Another push to use fMRI lie detection technology in US courts failed, but the concept seems unwilling to die. According to Wired, David Zevin, a lawyer in Brooklyn, wanted to enter fMRI scans as evidence on behalf of his client’s civil suit in a sexual harassment/employer retaliation case. The advanced magnetic scanning technology has been reported to determine whether someone is lying with around 90% accuracy by measuring blood flow in different parts of the brain. On May 5th, the possibility of including witness testimony that has been verified via fMRI was denied in Brooklyn on the grounds that juries, not machines, are responsible for detecting lies. Another case in Tennessee is set to hold a hearing on fMRI lie detection on May 13th. These are just the latest of what is sure to be many battles to determine whether or not this technology belongs in US courts. Catch an overview of fMRI lie detection in the video below.
fMRIs have had a brief but notable history in US courts. Convicted murderer and rapist Brian Dugan had fMRI scans entered as evidence of his psychopathy during his sentencing in Illinois in 2009. A true fMRI lie detection test was offered into evidence in San Diego, California for a child abuse case, but was later withdrawn. To date, no US court has officially used this technology to determine the guilt of a defendant in civil or criminal court.
The only major market for lie detectors seems to be India, and even that is changing. Parts of the country were enamored with advanced lie detection methods (fMRI being just one) having been used in dozens of convictions in the state of Maharashtra, including at least one case of murder. Recently, however, the Indian Supreme Court ruled compulsory lie detector tests, brain mapping, etc to be unconstitutional. It’s unclear if voluntary tests will continue to be used in courts there.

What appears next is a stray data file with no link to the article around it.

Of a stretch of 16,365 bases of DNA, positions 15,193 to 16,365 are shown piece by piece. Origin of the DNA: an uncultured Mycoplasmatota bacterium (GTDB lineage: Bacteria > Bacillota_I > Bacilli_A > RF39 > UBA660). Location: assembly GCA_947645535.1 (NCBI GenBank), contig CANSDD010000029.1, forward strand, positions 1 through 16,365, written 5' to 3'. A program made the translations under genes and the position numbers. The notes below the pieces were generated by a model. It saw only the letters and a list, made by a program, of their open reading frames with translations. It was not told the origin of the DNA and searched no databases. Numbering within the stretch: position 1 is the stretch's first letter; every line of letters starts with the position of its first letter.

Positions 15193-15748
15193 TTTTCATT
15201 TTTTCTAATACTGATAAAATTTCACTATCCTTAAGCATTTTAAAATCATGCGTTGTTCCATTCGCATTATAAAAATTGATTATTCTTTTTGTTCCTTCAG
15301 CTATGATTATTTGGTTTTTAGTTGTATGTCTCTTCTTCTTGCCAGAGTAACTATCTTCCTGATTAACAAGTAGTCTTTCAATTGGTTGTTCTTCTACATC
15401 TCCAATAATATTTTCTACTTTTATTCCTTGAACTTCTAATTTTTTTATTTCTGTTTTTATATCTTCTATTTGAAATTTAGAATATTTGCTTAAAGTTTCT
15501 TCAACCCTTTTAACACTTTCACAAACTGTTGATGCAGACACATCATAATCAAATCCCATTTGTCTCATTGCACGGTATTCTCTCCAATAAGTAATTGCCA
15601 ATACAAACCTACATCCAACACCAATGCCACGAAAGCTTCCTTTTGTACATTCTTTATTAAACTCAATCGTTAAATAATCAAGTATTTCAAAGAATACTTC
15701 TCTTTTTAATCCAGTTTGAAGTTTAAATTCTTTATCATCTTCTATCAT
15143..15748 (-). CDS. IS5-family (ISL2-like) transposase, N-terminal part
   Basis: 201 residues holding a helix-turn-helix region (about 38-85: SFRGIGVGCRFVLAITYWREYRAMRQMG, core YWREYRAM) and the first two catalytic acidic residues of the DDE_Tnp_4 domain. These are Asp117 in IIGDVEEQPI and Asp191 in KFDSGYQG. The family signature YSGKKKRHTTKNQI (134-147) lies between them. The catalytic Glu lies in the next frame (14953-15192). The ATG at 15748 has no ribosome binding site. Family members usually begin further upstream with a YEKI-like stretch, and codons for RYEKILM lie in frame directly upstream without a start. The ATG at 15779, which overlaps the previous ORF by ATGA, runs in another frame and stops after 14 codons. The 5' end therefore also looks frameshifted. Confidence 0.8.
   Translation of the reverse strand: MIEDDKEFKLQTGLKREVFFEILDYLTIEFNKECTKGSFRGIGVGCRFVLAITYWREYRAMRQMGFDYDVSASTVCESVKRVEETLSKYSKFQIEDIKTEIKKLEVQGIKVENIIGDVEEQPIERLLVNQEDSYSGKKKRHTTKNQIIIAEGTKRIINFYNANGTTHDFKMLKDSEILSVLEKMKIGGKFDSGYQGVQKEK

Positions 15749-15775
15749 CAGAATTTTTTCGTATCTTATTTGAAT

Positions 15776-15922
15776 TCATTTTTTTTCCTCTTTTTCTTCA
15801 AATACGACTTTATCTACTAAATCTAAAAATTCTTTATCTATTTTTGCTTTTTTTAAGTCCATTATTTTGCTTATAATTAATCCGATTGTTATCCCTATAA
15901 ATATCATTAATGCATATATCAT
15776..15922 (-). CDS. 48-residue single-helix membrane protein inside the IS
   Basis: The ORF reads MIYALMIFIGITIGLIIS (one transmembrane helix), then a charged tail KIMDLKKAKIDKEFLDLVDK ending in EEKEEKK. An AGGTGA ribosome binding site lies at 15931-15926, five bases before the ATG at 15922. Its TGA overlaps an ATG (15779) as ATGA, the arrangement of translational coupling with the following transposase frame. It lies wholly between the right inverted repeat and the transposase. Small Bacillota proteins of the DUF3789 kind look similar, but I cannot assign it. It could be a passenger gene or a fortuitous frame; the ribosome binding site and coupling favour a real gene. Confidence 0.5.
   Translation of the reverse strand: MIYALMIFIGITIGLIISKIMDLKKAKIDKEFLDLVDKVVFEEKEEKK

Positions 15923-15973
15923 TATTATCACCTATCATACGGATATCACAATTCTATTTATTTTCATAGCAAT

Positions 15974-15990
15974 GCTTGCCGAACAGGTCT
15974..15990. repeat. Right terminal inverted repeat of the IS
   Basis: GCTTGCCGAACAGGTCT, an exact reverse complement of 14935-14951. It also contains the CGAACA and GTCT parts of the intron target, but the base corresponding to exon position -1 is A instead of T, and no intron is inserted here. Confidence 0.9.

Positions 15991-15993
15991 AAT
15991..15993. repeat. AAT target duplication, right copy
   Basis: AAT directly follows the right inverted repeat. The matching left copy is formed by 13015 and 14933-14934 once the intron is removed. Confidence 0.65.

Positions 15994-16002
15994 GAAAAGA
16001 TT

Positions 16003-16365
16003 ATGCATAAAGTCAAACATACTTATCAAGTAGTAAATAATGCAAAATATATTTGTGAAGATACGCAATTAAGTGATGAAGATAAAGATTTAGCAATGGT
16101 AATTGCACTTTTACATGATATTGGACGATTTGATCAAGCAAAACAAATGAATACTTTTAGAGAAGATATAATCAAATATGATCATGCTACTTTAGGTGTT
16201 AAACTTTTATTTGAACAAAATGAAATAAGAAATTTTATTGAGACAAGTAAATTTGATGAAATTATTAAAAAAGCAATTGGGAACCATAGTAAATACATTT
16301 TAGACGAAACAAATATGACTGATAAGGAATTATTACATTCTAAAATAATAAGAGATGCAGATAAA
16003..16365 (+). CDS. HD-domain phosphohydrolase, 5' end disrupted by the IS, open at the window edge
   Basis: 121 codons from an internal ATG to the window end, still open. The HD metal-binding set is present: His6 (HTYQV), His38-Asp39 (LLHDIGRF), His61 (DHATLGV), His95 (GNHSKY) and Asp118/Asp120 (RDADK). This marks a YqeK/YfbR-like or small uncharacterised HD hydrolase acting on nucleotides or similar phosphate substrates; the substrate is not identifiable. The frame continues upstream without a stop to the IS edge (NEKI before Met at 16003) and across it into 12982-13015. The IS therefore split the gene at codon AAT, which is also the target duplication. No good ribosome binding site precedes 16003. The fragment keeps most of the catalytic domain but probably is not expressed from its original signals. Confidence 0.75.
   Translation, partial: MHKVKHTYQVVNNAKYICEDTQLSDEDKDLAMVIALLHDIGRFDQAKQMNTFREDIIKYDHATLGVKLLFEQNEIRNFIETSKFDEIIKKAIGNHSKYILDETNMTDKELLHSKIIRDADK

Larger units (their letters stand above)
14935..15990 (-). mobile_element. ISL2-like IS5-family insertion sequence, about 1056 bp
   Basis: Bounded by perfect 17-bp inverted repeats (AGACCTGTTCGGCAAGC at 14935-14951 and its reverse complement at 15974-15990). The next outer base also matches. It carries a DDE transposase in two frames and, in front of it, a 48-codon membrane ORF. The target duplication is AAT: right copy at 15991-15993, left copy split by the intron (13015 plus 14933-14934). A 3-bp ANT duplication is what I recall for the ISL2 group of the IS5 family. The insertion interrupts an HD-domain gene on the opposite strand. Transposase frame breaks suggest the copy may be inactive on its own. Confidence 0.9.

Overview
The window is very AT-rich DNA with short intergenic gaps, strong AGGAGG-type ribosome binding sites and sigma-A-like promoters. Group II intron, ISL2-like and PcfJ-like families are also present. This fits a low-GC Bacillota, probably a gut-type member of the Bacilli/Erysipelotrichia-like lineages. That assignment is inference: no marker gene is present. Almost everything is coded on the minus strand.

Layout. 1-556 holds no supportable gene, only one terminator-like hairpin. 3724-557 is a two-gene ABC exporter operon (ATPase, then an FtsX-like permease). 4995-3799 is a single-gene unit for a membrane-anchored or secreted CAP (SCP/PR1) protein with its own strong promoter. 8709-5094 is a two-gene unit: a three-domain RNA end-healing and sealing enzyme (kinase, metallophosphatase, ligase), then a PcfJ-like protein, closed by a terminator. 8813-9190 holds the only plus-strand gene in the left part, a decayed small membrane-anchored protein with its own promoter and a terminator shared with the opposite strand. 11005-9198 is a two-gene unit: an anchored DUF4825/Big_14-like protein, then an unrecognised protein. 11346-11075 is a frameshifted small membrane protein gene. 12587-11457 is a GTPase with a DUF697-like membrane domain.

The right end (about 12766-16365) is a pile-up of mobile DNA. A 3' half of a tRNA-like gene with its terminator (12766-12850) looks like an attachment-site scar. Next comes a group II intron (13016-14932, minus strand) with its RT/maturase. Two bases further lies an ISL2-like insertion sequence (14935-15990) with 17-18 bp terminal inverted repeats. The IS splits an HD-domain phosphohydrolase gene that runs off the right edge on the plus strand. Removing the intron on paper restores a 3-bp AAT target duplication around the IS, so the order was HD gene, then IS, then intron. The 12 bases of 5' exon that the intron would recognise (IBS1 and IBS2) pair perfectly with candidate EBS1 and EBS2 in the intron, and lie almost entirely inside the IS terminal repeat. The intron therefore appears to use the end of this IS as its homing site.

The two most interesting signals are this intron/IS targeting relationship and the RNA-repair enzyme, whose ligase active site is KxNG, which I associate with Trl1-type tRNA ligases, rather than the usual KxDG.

Despite the rough reception fMRI lie detectors have received, two US companies are still betting on its adoption, if not in court, then in the commercial market. Cephos in Massachusetts and No Lie MRI in San Diego, California both claim accuracies in excess of 90% for most types of lie detection sessions. No Lie MRI was the company used in the California case, and David Zevin was looking to use Cephos in Brooklyn. But with US court cases out of bounds for the moment, it’s unclear who is paying for their services at the moment. Neither group is very forthcoming about its client list, though both seem focused on corporate work and legal disputes.
The efficacy of fMRIs as lie detectors is still being debated. While Cephos, No Lie MRI, and various academic institutions have found the technique to be greater than 90% effective in some cases, their trials were in a lab setting. Real world applications are unlikely to match the conditions from these experiments. Daniel Langleben, one of the pioneers of the technique has questioned its use in courts, as have others. This clip from PBS Wired News in 2007 has Langleben posing his worries at 1:25. The rest of the video is a good overview of fMRI lie detection for those who are new to the technology.
It may take years before fMRIs can be thoroughly vetted as lie detection machines. What if the machines really work though? What if they had 100% accuracy? It’s unclear if courts would ever be willing to accept them. Forensic science has given us reliable evidence before, and we depend on it for safety and justice every day. Truth and lies, however, have always been something like beauty — changing in the eye of the beholder. Can we scientifically qualify what is a lie, and what is the truth? Or can we only say that someone is using their brain in the same way as others do when lying? In the end, even if fMRI lie detection becomes 100% reliable, there will be people who are loath to place justice in the hands of a machine. One things seems certain: the next few years are sure to see more conflict over this technology.
I’m not sure what to think…maybe I should ask the world’s most respected scientists.